Wishing my beloved Marine Corps a very happy birthday. Here’s the message from the Commandant. Thank you for continuing to serve us so well!
Few things in life push my buttons so much as bad customer service does. Why is that?
One reason is that I work in two different service industries. Law is certainly a service industry, and so is higher education. The former involves my fiduciary duty to my clients. The latter involves duties to my students (to teach them well), to my profession (to create good scholarship), and to my university (to perform my job duties well). I try to do a good job every day–I don’t always succeed, but I try–and, for the life of me, I can’t understand people who don’t take their jobs seriously. Is it the pay? Probably that’s part of the story, but I hope that’s not the entire answer. I know highly paid people who are bad at customer service, and I know low-wage people who are marvelous at it.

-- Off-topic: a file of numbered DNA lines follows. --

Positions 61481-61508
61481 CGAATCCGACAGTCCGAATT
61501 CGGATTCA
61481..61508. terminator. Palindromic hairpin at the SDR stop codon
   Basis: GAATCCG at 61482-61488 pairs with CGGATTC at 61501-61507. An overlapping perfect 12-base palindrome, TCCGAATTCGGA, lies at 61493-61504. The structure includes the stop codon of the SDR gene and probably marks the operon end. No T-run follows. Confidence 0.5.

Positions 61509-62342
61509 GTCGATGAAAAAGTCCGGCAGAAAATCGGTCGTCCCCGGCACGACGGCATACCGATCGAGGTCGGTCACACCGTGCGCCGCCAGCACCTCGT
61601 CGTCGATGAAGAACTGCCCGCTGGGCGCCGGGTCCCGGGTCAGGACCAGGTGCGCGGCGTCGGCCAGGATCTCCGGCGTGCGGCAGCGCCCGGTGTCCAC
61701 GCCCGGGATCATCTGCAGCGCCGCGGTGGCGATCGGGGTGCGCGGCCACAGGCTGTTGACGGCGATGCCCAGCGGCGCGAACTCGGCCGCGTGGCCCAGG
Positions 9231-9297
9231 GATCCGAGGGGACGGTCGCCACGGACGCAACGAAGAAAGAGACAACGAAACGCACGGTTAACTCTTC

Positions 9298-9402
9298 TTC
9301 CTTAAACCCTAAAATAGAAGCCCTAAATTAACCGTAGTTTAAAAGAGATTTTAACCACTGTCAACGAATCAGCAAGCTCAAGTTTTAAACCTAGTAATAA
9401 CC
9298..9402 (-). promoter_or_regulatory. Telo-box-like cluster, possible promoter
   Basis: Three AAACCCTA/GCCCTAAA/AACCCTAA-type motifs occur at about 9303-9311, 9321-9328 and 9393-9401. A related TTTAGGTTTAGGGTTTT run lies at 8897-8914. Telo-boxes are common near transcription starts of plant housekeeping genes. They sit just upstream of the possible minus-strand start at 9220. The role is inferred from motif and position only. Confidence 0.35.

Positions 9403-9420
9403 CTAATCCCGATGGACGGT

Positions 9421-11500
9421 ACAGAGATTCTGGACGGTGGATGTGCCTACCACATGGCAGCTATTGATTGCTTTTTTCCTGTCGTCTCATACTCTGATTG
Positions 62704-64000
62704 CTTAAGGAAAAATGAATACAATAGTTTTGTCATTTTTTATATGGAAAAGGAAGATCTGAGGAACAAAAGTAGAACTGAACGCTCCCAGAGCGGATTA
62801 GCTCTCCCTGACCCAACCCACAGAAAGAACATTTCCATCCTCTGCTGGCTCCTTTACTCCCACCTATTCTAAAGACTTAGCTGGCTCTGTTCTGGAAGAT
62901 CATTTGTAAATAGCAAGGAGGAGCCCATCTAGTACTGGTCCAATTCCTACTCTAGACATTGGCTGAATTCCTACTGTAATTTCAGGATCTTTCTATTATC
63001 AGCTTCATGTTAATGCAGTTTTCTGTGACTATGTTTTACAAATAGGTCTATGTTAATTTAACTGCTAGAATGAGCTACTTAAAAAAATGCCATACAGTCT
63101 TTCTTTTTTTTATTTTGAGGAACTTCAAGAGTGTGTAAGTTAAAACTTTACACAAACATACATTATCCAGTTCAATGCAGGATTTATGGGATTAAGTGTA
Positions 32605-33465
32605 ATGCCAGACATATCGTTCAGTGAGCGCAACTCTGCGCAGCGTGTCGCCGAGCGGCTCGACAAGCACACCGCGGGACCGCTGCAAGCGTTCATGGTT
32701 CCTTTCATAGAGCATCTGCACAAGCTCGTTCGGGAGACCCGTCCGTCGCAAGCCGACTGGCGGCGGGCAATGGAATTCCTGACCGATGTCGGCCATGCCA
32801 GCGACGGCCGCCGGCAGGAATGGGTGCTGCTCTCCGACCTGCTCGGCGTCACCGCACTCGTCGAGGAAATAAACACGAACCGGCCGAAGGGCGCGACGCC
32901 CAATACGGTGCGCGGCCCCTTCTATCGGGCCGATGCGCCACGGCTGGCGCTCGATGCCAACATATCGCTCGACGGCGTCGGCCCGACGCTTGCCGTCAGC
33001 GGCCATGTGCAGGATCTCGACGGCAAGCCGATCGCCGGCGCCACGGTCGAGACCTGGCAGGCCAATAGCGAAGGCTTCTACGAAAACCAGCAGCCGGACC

Another reason why bad customer service pushes my buttons is what bad customer service represents. An organization’s customer service is one measure of whether the organization is healthy. It’s the window to an organization’s inner workings. What an organization values is what it rewards. If it rewards customer service, customer service is good. Chewy.com is a perfect example of great customer service, as is Zappos.com. Both companies go out of their way to make sure that their employees treat their customers well, and both companies are rewarded for their efforts with customer loyalty.
Bad customer service, on the other hand, indicates poor morale and thus indicates a low-functioning organization.
So here’s the question that puzzles me: how can we take the symptom of bad customer service and use it to fix the unhealthy organization that has generated it?
It’ll take me a while to learn the new system, but at least it’s better than the frozen Blogger I’ve been getting. My old (and occasionally cranky, in both senses of the word) blog is here.